USS Intrepid (1798)

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For other ships of the same name, see USS Intrepid.
Destruction of Fire Ship Intrepid
A copy of an engraving of the destruction of the Fire Ship Intrepid
Career
Name: USS Intrepid
Launched: 1798
Acquired: by capture, 23 December 1803
Fate: Destroyed in action, 4 September 1804
General characteristics
Type: Bomb ketch, used as an Explosion ship
Tonnage: 64
Length: 60 ft (18 m)
Beam: 12 ft (3.7 m)
Propulsion: Sail
Complement: 70 officers and enlisted
Armament: 4 guns

The first USS Intrepid was a captured ketch in the United States Navy during the First Barbary War.

Intrepid was built in France in 1798 for Napoleon's Egyptian expedition. She was subsequently sold to Tripoli, whom she served as Mastico. The bomb ketch was one of several Tripolitan vessels which captured the Philadelphia on 31 October 1803 after the American frigate had run fast aground on uncharted Kaliusa reef some five miles east of Tripoli.[1]

Capture[edit]

USS Enterprise, a schooner with Lt. Stephen Decatur in command, captured Mastico on 23 December 1803 as it was sailing from Tripoli to Constantinople under Turkish colors and without passports. After a time-consuming search for a translator, the ketch's papers and the testimony of an English ship master who had been in Tripoli to witness her role in operations against Philadelphia convinced the commander of the American squadron, Commodore Edward Preble, that Mastico was a legitimate prize. He took her into the U.S. Navy and renamed her Intrepid. [1]

Destruction of the USS Philadelphia[edit]

Burning of the USS Philadelphia
by Edward Moran (1897)
Intrepid depicted in foreground

Meanwhile, Philadelphia lay in Tripoli Harbor threatening to become Tripoli's largest and most powerful corsair. Preble decided that he must destroy the frigate before the enemy could fit her out for action against his squadron. In order to take the Tripolitans by surprise, he assigned the task to the only ship which could be sure of passing as a North African vessel, Intrepid. He appointed Lieutenant Stephen Decatur captain of the ketch on 31 January 1804 and ordered him to prepare her for a month's cruise to Tripoli in company with Syren. Preble's orders directed Decatur to slip into harbor at night, to board and burn the frigate, and make good his retreat in Intrepid, unless it then seemed feasible to use her as a fire ship against other shipping in the harbor. In the latter case, he was to escape in boats to Syren which would await just outside the harbor.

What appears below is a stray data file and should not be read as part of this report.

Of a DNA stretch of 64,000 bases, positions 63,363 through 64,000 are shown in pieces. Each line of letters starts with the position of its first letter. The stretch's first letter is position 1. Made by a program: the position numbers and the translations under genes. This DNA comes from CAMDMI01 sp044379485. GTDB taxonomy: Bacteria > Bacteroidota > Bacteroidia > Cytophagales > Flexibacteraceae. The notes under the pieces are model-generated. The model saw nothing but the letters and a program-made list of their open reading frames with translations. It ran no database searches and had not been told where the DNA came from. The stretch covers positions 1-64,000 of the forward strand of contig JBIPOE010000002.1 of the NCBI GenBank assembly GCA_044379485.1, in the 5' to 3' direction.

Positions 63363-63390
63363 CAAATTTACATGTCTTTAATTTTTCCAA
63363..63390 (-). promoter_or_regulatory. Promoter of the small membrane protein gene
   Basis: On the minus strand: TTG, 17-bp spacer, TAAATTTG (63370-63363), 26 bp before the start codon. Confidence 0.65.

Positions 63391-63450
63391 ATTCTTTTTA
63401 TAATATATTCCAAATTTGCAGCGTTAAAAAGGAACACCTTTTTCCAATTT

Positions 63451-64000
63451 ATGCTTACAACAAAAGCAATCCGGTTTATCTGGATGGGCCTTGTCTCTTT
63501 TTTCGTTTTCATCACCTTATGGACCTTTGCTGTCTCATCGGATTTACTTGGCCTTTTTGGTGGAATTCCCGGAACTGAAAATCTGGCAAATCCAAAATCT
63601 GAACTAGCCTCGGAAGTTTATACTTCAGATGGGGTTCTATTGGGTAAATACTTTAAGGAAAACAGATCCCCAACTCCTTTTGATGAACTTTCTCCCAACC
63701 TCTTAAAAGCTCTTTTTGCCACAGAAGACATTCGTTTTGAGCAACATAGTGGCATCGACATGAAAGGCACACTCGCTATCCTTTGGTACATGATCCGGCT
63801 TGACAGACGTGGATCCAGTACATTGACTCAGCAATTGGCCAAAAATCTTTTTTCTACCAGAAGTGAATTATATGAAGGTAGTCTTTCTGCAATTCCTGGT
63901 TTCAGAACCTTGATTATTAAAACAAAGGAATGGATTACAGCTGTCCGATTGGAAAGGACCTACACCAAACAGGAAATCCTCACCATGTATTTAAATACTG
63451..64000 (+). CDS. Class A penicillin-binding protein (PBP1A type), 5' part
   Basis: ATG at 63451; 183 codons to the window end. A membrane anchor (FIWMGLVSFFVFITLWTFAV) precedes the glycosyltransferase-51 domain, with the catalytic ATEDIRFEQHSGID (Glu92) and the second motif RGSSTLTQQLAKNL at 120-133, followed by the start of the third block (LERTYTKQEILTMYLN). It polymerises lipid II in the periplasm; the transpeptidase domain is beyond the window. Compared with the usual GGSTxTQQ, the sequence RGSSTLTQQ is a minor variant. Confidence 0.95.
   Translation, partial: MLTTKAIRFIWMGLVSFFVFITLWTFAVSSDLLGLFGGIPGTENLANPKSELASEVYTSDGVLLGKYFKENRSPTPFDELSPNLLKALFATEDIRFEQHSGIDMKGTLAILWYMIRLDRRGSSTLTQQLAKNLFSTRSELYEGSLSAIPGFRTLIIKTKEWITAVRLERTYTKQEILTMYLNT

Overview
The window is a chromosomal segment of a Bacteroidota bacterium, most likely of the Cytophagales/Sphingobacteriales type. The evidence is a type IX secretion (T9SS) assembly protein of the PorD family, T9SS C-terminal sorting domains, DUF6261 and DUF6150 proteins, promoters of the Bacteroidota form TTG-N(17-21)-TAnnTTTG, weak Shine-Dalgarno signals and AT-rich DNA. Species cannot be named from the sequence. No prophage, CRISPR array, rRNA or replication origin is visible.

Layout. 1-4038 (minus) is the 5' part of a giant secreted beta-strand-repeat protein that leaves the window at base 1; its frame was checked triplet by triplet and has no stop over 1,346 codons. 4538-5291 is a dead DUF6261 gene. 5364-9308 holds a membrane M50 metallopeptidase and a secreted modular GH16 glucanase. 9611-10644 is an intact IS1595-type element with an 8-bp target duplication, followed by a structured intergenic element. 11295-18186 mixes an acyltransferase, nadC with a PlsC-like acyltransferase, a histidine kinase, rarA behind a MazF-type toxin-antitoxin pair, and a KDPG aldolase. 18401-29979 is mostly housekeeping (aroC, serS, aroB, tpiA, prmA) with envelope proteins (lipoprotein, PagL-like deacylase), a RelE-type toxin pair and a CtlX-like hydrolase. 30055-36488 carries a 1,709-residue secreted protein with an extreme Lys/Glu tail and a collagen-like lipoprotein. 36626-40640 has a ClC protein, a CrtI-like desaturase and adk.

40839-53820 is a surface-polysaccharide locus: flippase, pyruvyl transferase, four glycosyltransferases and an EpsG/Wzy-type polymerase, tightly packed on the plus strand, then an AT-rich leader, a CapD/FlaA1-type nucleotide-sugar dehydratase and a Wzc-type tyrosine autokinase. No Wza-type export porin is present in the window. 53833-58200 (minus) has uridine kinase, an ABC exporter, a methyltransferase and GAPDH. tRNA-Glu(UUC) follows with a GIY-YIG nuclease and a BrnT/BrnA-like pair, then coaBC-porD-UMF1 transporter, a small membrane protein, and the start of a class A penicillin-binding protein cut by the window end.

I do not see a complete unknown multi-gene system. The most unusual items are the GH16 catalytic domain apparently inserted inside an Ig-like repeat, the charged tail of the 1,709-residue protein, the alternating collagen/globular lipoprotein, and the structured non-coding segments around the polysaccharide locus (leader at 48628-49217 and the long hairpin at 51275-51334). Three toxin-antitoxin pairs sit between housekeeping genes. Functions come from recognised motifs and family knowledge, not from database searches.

Intrepid and Syren set sail 2 February and arrived off Tripoli five days later. However, bad weather delayed the operation until 16 February. That evening Syren took station outside the harbor and launched her boats to stand by for rescue work. At 7 o'clock Intrepid entered the harbor and 2½ hours later was alongside Philadelphia. When hailed, they claimed to be traders who had lost their anchor in the late gale, and begged permission to make fast to the frigate till morning. Guards suddenly noticed the ketch still had her anchors and gave the alarm.[2] Leaving a small force commanded by Surgeon Lewis Heermann on board Intrepid, Decatur led 60 of his men to the deck of the frigate. A brief struggle, conducted without firing a gun, gave the Americans control of the vessel enabling them to set her ablaze. Decatur, the last man to leave the burning frigate, remained on board Philadelphia until flames blazed from the hatchways and ports of her spar deck. When he finally left the ship, her rigging and tops were afire. Shore batteries opened up on Intrepid as she escaped only to be answered from abandoned Philadelphia when her guns discharged by the heat of the conflagration.

When Lord Nelson, then blockading Toulon, heard of Intrepid's feat, he is said to have called it "the most bold and daring act of the age."